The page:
An exercise to likely embarrass Modi ahead of his visit.
By Sujeet Rajan
NEW YORK: “All the News That’s Fit to Print,” that’s the slogan of arguably the finest daily print newspaper in the United States – The New York Times, winner of 112 Pulitzer Prizes, since its inception in 1851. The slogan was created in 1897, by the then owner Adolph S. Ochs – whose family still has ownership – as a declaration of impartial news reportage.
So, the question is, does asking for US-based Indian origin readers’ comments on the upcoming visit of the Indian Prime Minister Narendra Modi, with the message that an editor or reporter may follow up to hear more about “your story”, apt journalism to honor that motto, or is the purpose to create news out of animosity?
The Times had this headline on September 10th: ‘How Do You View Narendra Modi’s Visit to the U.S.?’
Two paragraphs followed, requesting follow-up, interactive action: ‘Prime Minister Narendra Modi of India, whose party won parliamentary elections in a landslide in May, is expected to make a splash with a much-anticipated trip to the United States this month. It will be Mr. Modi’s first visit after the State Department denied him a visa in 2005 over the religious riots in Gujarat when he was the chief minister. Mr. Modi will attend the United Nations General Assembly in New York and address an audience of Indian Americans at Madison Square Garden on Sept. 28. He will also visit Washington. The Times wants to hear from Indians living in the United States on what this visit means to them.
‘If you are of Indian origin living in the United States, we invite you to fill out this form. Your name and comments may be published, but your contact information will not. A reporter or editor from The Times may follow up with you directly to learn more about your story.’
The form has since been removed from the website, with the message: ‘Sorry, but this form is no longer accepting submissions.’
One can only presume that the overwhelming number of reactions received would have forced the Times to do a Huffington Post-style of crowdsourced funding to carry on their coverage of the Ferguson riots, to gather more vitriol against Modi. Or to be fair, fervent praise that poured in, too.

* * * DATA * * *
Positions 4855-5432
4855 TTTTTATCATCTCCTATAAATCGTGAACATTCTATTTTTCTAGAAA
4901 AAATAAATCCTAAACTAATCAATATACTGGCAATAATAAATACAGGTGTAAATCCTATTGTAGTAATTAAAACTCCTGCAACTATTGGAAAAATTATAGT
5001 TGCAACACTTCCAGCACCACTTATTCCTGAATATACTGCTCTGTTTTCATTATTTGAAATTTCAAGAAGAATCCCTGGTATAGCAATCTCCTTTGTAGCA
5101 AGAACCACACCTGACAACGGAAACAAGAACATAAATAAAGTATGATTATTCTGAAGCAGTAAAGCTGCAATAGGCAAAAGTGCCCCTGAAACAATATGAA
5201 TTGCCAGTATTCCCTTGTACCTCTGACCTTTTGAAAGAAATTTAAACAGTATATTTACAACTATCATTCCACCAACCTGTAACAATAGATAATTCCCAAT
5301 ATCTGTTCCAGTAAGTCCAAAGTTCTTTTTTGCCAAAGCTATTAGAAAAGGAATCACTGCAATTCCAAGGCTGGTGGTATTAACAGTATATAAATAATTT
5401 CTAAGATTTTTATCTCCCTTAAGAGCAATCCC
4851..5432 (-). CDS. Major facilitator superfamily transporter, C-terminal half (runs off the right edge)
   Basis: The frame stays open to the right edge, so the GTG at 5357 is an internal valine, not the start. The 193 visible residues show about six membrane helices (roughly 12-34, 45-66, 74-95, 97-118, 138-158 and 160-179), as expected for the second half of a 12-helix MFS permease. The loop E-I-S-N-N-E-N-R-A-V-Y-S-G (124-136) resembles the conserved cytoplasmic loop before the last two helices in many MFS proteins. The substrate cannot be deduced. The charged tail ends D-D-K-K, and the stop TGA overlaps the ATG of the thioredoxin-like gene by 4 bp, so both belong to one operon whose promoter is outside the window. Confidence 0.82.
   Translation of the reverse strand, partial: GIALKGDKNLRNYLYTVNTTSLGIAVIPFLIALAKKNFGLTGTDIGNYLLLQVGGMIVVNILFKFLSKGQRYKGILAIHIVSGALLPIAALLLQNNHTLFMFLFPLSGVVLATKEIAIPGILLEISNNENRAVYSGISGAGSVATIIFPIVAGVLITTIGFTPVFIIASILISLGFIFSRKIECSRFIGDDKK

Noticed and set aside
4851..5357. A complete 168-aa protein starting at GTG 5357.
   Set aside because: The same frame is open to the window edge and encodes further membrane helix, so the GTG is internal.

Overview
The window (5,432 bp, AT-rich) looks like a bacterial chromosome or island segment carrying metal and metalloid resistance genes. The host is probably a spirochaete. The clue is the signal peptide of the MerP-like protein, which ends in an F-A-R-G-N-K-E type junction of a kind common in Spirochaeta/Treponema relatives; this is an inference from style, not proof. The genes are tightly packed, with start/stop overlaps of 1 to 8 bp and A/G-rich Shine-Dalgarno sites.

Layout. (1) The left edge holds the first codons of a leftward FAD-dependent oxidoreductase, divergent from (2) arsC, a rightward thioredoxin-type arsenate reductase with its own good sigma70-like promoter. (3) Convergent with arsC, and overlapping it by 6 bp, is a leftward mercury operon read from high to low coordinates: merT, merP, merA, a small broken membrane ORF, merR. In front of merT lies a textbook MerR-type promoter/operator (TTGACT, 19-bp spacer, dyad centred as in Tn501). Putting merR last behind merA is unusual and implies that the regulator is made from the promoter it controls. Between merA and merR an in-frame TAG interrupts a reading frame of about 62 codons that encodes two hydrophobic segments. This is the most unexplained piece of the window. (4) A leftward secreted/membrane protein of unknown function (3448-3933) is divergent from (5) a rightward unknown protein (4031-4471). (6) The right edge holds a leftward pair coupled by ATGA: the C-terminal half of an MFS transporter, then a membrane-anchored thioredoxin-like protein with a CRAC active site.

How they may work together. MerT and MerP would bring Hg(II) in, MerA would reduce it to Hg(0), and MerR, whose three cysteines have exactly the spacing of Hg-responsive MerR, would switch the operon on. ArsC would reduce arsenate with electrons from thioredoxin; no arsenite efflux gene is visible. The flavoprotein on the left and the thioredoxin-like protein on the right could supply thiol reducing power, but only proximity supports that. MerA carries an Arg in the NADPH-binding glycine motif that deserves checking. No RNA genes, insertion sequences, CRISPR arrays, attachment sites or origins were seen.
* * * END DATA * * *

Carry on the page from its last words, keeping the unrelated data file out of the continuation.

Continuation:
Let’s accept one fact before further judgment is passed on Modi: even though the courts in India have cleared him of any crimes in the Gujarat riots, a lot of people in India hate him, believe firmly he was a key figure in the riots which set deeper Hindu-Muslim divide, even though his elevation as the prime minister has been cathartic.
But let’s also put it this way, coming back to the Times strategy of coverage of Modi’s visit to the US: will the esteemed daily do an editorial, an analysis piece or a hark-back-to-the past story, reliving history, on the O J Simpson trial today, if need be, or will they ask for readers’ comments on what they feel about his visiting, let’s say, Times Square, and then have a bunch of editors and reporters call those readers who responded, probe those feelings, emotional drivel, or nuanced, sophisticated arguments as to why he should never have been let off, to put up a story.
Will the Times, through that coverage, with their ex-cellent (that hyphen is not a typo by the way) motto of “All the News that’s Fit to Print’ (although I personally like their website motto of ‘All the News that’s Fit to Click’ better – sometimes, in a fixed, and shrinking newspaper space, all the news that is fit to print just cannot be fit in, or not allowed to be fit in), try Simpson all over again, or just create in that meaningless process, a greater White-Black divide.
No, sir, this is irresponsible journalism.
Especially, for a company which boasts of that many Pulitzers, more than any newspaper in history. It smacks of overreach, to create news out of emotions of the common man, who are still nurturing wounds from loss of family members killed in barbaric fashion in the Gujarat riots and have strong negative feelings towards Modi. Coverage of this sort will only serve one purpose: to drive a wedge deeper between Hindus and Muslims. And overall, to bring shame, persecute a man, who has through sheer determination and willpower achieved the highest political station any man or woman can achieve in India.
But, who am I to admonish the Times. I don’t have any Pulitzers to display, never will. The New York Times, after all, is arguably the finest newspaper in the United States.
(Sujeet Rajan is the Editor-in-Chief of The American Bazaar)